Published by Roaring Brook Press
Summary: The Ojibwe narrator has been taught by her Nokomis (grandmother) that water is sacred, “the first medicine”. A prophecy tells of a black snake that will destroy the land, poisoning the water and killing plants and animals. Now it seems as though that prophecy has come true, and the girl wants to fight the black snake and save the water. She’s fighting for the plants and animals that can’t protect themselves and for Mother Earth herself. The last page shows the protest at Standing Rock: “We are water protectors. WE STAND! The black snake is in for the fight of its life.” Includes author’s and illustrator’s notes with more information about Standing Rock; a glossary of six words from various indigenous languages from the text; and an “Earth Steward and Water Protector Pledge” to sign. 40 pages; grades K-3.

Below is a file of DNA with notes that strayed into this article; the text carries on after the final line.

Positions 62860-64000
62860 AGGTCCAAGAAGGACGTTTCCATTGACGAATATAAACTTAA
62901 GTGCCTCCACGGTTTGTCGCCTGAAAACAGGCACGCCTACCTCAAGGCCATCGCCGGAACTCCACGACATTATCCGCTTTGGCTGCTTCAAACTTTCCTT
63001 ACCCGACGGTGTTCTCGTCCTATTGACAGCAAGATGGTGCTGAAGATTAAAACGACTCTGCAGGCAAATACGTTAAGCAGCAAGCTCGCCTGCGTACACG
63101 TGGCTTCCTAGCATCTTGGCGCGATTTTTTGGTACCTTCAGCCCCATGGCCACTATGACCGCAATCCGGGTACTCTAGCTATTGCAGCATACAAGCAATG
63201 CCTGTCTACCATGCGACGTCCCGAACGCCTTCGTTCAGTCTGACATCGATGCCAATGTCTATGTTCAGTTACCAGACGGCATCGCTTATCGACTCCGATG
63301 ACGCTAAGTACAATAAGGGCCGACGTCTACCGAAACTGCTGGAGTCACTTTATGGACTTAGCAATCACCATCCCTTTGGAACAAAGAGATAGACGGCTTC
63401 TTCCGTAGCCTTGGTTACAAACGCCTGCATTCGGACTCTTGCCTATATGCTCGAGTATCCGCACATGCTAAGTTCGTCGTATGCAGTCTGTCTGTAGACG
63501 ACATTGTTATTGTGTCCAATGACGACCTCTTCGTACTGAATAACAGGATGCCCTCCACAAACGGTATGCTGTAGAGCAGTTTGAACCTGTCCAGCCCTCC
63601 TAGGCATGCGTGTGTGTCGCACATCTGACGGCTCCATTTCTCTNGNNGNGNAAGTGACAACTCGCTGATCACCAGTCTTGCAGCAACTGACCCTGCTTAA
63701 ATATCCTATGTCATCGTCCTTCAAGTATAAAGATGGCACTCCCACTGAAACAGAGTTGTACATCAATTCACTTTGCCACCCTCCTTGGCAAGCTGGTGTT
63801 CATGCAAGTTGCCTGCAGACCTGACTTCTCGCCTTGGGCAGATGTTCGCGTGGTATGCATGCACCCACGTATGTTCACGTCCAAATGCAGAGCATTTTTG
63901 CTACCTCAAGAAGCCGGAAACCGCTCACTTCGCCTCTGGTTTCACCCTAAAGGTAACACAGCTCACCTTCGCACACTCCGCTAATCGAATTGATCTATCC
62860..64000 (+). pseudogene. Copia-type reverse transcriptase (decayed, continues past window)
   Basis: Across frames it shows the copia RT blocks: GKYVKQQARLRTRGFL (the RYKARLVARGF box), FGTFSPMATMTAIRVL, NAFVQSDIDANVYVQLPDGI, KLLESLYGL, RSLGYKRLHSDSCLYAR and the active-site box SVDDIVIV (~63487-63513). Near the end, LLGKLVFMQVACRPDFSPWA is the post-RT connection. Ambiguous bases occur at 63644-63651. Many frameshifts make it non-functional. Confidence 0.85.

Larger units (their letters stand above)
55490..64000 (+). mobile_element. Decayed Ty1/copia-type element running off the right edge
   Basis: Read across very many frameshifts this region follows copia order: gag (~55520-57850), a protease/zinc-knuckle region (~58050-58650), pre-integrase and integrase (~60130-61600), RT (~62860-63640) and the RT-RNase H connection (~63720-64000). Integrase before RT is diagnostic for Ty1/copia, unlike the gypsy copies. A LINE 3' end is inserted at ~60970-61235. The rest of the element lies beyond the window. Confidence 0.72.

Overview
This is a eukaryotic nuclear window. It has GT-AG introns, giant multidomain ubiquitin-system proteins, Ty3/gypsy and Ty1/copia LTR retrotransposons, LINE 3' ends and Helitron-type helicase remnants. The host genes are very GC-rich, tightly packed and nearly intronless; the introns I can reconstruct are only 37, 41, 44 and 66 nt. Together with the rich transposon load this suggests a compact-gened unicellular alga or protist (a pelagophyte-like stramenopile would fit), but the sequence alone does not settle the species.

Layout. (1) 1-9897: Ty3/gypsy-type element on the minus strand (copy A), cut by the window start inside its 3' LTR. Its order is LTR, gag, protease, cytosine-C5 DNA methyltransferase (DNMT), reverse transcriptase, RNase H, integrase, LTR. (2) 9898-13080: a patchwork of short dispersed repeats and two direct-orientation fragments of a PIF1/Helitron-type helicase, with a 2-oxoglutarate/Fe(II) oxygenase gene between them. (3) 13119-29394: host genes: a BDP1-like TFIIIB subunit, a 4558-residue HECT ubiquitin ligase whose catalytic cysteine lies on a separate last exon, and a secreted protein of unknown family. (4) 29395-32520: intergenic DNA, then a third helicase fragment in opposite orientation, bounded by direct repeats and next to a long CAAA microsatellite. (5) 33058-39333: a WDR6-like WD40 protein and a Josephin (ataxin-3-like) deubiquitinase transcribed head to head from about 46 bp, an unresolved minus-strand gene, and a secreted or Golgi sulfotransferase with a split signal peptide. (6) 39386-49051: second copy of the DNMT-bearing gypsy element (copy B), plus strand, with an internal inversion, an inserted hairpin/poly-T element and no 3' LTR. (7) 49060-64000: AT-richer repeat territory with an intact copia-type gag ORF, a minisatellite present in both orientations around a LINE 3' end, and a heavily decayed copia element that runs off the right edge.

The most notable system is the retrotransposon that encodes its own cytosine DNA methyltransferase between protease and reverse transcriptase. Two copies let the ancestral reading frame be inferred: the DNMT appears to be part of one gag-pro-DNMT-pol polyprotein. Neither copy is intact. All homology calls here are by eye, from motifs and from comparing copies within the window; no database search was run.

Pros: A brief but powerful message about the importance of protecting water and other natural resources. The illustrations are amazing; some of them would make beautiful posters all on their own.
Cons: Despite the determination of this girl and others like her, the author’s note reports that the Dakota Access Pipeline (the construction of which was being protested at Standing Rock) has been given the green light, and that leaks were reported even before construction was completed.